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The History of White Lake: A Self-Guided Tour Series

The History of White Lake: A Self-Guided Tour Series

Keith “Griff” Griffin, a beloved teacher, longtime resident of the White Lake area, and my Grandfather was a jack of all trades whose interests spanned teaching, building, and farming. Grandpa Griff’s stories about his diverse experiences were as varied as the skills he mastered. When he passed away, he left behind not only a legacy of helping others and forging lifelong connections but also an extensive collection of memorabilia. This collection included hundreds of awards, photographs, and documents—testaments to a life richly lived among wonderful people.

As we sorted through the myriad treasures he left behind, I stumbled upon a small paper booklet that immediately captured my attention. As a history enthusiast with a deep affection for my birthplace, I found the booklet irresistible. Setting aside my original task, I began to carefully turn the weathered pages. The booklet was filled with vibrant stories and photographs that brought to life the colorful tales of a community and a people who deeply impacted it.

The gem I discovered among my grandfather’s possessions is a forty-four-page booklet titled “The White Lake Area Historical District: A Self-Guided Tour.” It is richly illustrated with photographs and articles that chronicle the history of White Lake. As I pored over the guide, an idea took root: why not share this invaluable resource with the wider community? Over the coming weeks, that is precisely what we intend to do.

Pamphlet History

The historical pamphlet emerged from a project initiated during the White Lake Bicentennial of 1976. It was designed to foster a deeper understanding of the historical roots of the White Lake area and allocated Bicentennial funds toward this purpose. As the Heritage Chairman, Darwin Bennett spearheaded the creation of this self-guided tour, which includes over 20 officially recognized historical sites.

In concert with the pamphlet historical markers were erected at each site and represented a collaborative effort led by Wendell (Pete) Lipka and the Montague Museum, along with several other researchers, and construction completed by the Montague FFA program. The final installation was carried out by members of the Senior Citizens group and many of the markers are still standing today.

Sargent’s Blacksmith Shop 1817-1850

While many towns have Civil War veterans among their past residents, not many can claim a veteran from the War of 1812. Job Sargent, born on January 9, 1794, in Dumbarton, New Hampshire, was just 18 when he joined what came to be known as “Mr. Madison’s War.” The conclusion of the conflict was seen as a significant American victory, boosting national morale and defeating the era’s mightiest military and naval power for the second time.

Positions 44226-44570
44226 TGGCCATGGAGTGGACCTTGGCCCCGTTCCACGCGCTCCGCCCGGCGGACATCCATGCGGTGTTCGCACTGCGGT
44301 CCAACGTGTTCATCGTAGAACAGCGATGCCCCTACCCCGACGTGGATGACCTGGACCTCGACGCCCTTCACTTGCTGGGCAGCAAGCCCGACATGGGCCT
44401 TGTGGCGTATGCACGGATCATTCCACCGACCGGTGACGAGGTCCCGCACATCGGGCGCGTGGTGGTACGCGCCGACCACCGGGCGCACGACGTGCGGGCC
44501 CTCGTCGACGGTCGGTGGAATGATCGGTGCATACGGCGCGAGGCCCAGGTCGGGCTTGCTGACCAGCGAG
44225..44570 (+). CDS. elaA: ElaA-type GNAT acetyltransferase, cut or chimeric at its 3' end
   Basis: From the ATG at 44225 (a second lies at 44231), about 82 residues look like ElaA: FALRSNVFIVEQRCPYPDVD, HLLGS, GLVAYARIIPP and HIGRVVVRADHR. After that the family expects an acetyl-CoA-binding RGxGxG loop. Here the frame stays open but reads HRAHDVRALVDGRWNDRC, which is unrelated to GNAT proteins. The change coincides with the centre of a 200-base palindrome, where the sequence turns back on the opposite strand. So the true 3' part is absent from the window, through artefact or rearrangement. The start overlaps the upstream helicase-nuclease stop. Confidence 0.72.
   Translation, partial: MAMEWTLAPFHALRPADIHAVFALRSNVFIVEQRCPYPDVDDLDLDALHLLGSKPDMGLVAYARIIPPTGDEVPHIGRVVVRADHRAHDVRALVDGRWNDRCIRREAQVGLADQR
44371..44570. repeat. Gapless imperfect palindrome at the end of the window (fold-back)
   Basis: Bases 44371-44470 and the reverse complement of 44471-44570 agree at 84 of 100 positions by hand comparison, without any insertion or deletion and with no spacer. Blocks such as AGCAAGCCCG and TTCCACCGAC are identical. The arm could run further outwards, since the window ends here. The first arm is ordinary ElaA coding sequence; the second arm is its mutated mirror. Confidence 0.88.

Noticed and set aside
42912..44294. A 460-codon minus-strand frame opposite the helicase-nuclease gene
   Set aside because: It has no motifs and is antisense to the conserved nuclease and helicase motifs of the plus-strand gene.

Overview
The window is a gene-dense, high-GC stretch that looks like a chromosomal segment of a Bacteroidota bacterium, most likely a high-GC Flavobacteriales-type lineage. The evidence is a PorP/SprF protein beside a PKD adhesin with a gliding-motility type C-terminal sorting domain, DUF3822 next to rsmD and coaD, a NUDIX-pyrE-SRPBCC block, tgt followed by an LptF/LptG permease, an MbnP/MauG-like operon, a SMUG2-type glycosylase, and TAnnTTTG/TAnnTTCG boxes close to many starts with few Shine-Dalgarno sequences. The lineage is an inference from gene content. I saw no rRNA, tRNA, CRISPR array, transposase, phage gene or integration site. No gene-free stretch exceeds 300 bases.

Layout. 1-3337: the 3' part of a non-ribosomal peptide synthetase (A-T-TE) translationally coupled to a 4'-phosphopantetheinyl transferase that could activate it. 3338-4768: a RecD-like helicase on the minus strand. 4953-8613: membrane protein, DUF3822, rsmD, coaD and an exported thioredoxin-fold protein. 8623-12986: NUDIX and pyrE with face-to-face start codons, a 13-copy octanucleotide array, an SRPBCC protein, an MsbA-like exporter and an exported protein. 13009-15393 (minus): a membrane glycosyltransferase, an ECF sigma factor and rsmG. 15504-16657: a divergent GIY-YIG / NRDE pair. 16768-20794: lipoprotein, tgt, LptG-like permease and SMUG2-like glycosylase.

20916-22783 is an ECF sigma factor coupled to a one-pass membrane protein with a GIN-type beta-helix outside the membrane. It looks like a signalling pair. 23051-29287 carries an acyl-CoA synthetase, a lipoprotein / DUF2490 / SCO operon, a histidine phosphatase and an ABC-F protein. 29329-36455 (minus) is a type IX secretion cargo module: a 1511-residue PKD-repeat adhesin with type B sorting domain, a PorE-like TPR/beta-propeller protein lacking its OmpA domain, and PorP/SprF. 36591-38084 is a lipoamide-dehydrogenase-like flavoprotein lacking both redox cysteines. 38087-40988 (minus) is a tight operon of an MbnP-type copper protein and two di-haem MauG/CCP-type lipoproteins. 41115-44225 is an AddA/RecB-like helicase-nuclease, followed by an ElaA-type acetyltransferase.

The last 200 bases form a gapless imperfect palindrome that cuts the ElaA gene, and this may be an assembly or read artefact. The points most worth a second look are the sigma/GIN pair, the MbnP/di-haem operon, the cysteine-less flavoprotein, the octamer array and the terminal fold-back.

After his service, Sargent moved to the Michigan Territory, where he received a substantial land grant in what is now the city of Montague. Initially thriving, he later returned to New England to raise additional funds before establishing a log cabin and blacksmith shop along the old State Road in 1817, near today’s intersection of Eilers and Sikkenga Roads.

The Sargent family grew and toiled in Michigan, which became a state in 1837. Over the next two decades, Job and his wife raised nine children. His son, Nathan Sargent carried on his father’s legacy. In 1850, he built the first home and blacksmith shop at the corner of what is now Dowling and US-31.

Nathan became one of the early prominent figures in Montague, owning much of the land that would later form the city. The community’s foundation was solidified when, in 1861, Noah Ferry laid plans for what would be officially recognized as Montague, marking another chapter in Michigan’s history, driven by the industrious spirit of a pioneering New Englander.

As we deliver articles weekly, I challenge you to be curious, explore the local area, and take pictures at these historic locations, and tag CatchMark Community.

Next week we will explore Native American burial grounds located in the White Lake Area. If you enjoy history and like our content please like and subscribe to our online resources. Also, check out the White Lake Area Historical Society website listed below.

Brent is the Managing Partner of CatchMark and has been a technologist for more than 15 years. During that time he has served in diverse leadership roles. At his core, Brent is a problem solver who chose technology because of the diverse and challenging problems it provides. He is currently a Certified Information Systems Security Professional with an emphasis in Cyber Security.

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